Below is the email sent from the Andrew Jackson Foundation regarding the removal of Jackson from the front of the $20.
My view is that this has been handled poorly. It is important to understand people as being from their time. Values change. Were Jackson alive today would he want to own slaves? Of course not. Would he authorize the removal of Indians? Hardly. Instead, Jackson is now considered a “bad” person by many who refuse to understand the fact that times and people change.
Instead of making a production about changing the $20, and running down Jackson in the process, why not make a policy that all bills and coins are updated on a rotating schedule. Say the $1 through $20 each get changed every eight years with a new bill issued every two years; one new bill every two years and the design stays current for eight years. Don’t like that, then how about every twelve years with a new bill every three years. The $50 and $100, that aren’t used that often, could be changed less frequently, say every ten years.
Cost should not be a concern here. Collectors will snap these up and the mint turn a profit there. Bills have to be reprinted constantly anyhow. Yes, I understand there are costs with the design competition and engraving plates but who cares. The Fed has to stay ahead of counterfeiters so this could be a good way to do it.
We’ve headed down this path so let’s go full throttle. There are hundreds of “worthy” individuals and events. We should never run out of options for new bills. The major issue is to keep this out of politicians hands. Nor should design choices be made in an attempt to not hurt feelings. Just as Thurgood Marshall’s seat on the Supreme Court should never have been looked at as the “African-American seat”, bill denominations should not be played that way either. When it is time to replace Harriet Tubman, the bill should not automatically be filled with another black woman. If we are going to claim to be non-racist and non-sexist the bill must be open to all, including white men.
In the mean time, fans of Alexander Hamilton can thank Hamilton: An American Musical for his renewed popularity and most likely saving him on the $10 bill. Ron Chernow must be loving life at this point. It’s an authors dream.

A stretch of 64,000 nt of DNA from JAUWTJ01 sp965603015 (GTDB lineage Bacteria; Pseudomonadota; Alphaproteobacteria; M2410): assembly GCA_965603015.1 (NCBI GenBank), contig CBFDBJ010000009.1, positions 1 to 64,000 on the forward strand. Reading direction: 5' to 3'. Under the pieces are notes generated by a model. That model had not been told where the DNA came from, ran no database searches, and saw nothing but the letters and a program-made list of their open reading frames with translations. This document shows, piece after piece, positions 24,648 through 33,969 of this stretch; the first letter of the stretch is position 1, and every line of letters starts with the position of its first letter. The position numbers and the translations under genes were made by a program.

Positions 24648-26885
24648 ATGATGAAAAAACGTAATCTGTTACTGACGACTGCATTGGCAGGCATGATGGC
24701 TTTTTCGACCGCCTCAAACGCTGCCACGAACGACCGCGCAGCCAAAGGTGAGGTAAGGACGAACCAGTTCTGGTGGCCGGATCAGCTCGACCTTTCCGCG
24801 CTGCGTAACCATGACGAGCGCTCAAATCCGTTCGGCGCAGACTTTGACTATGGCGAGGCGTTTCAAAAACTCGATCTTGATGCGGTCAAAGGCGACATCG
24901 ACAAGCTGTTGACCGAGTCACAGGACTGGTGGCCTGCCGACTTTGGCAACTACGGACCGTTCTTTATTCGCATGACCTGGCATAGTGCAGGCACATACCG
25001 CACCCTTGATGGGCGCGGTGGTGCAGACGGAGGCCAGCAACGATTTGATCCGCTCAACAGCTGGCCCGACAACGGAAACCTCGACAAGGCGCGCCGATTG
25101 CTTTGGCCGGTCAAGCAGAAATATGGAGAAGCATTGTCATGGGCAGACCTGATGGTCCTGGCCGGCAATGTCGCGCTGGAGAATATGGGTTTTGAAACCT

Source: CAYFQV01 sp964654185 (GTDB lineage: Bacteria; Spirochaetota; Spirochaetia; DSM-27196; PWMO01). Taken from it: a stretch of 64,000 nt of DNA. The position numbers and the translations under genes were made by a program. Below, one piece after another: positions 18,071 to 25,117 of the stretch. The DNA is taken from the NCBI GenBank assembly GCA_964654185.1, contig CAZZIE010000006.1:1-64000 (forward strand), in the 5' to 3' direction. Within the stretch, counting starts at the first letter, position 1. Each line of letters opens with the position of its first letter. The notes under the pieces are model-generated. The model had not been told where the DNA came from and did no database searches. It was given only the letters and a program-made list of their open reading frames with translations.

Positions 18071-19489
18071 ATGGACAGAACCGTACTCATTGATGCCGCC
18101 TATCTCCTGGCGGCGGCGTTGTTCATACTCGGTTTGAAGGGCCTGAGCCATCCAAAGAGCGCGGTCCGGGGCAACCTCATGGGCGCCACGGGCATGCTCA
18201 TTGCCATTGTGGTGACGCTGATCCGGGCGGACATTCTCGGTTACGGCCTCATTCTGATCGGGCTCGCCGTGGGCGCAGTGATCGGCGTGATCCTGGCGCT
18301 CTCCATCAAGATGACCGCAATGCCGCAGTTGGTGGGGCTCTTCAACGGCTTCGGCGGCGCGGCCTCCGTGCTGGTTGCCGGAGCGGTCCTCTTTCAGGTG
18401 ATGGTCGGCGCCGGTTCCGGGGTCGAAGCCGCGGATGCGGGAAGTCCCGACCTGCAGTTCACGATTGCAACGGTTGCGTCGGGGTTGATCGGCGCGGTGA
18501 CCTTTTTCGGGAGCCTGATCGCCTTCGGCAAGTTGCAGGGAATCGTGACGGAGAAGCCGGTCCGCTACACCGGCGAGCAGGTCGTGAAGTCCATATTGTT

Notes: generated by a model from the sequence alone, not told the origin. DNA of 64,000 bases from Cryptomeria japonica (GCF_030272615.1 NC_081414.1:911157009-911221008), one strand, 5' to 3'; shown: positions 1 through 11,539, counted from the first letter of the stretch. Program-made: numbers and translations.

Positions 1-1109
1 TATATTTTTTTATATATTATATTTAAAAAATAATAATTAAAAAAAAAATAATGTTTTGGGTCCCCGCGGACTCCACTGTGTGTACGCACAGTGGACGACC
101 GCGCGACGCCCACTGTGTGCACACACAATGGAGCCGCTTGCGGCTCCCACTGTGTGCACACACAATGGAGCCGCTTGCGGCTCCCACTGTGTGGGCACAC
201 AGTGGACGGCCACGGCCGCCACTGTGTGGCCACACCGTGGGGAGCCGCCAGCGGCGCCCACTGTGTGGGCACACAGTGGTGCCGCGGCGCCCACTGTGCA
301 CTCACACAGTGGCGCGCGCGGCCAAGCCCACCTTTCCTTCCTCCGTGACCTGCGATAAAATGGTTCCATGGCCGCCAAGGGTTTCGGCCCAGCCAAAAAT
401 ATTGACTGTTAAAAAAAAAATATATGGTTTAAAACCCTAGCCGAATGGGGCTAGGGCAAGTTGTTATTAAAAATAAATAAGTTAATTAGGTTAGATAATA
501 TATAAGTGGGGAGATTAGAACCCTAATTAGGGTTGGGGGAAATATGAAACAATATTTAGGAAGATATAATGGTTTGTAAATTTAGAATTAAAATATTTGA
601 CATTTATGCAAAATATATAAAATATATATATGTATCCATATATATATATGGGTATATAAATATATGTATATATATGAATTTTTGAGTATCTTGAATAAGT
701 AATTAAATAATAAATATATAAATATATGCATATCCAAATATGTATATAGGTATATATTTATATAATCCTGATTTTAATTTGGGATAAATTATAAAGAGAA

Read more about the issue here. Below is the email received from the Andrew Jackson Foundation.
OUR POSITION ON THE PROPOSED $20
By now, you certainly have heard the news. On April 20, United States Secretary of the Treasury Jacob Lew announced plans for the redesign of the $5, $10, and $20 bills. The front of the new $20 bill will feature American abolitionist Harriet Tubman instead of President Andrew Jackson, who moves to the back of the bill and joins an image of the White House.
As can be expected, Secretary Lew’s announcement has drawn national attention and spirited conversation, both pro and con. Many supporters of Andrew Jackson and of his home, The Hermitage, have asked for our opinion of Treasury’s action.
We support efforts to diversify the representation on U.S. currency to include women and other groups not currently featured. But as keepers of Andrew Jackson’s story, we are also dedicated to reminding us all why there was an Age of Jackson, who he was, and why he was revered by so many. Therein lies our disappointment.
The announcement from Secretary Lew is a reversal of the Treasury Department’s previous position. We look forward to further discussion with Treasury. As noted last summer, by Treasury officials, Jackson too has his supporters, and no historical figure is without complication. We ask that if you would like to voice your opinion, do so by contacting Secretary Lew.
Andrew Jackson was an iconic American who was considered in his time as the second George Washington and whose own story, from Revolutionary War orphan to war hero to president, became a metaphor for the emerging American identity. He was truly a self-made man who transformed our republic from a democracy in name to a democracy indeed. He inspired other presidents such as Abraham Lincoln and was revered by both Theodore and Franklin Roosevelt, Harry Truman, Ronald Reagan and Bill Clinton among others. He also owned slaves, and signed the Indian Removal Act of 1830. All of these stories are on display at The Hermitage.
We value your continued support of this institution and its mission as we continue to preserve, educate, and inspire.
Andrew Jackson and The Hermitage are at the heart of America’s story. I urge you to visit his home in Nashville, Tennessee, and learn the complete story of Jackson’s life and legacy, both pro and con.
Howard J. Kittell
President & CEO
Andrew Jackson Foundation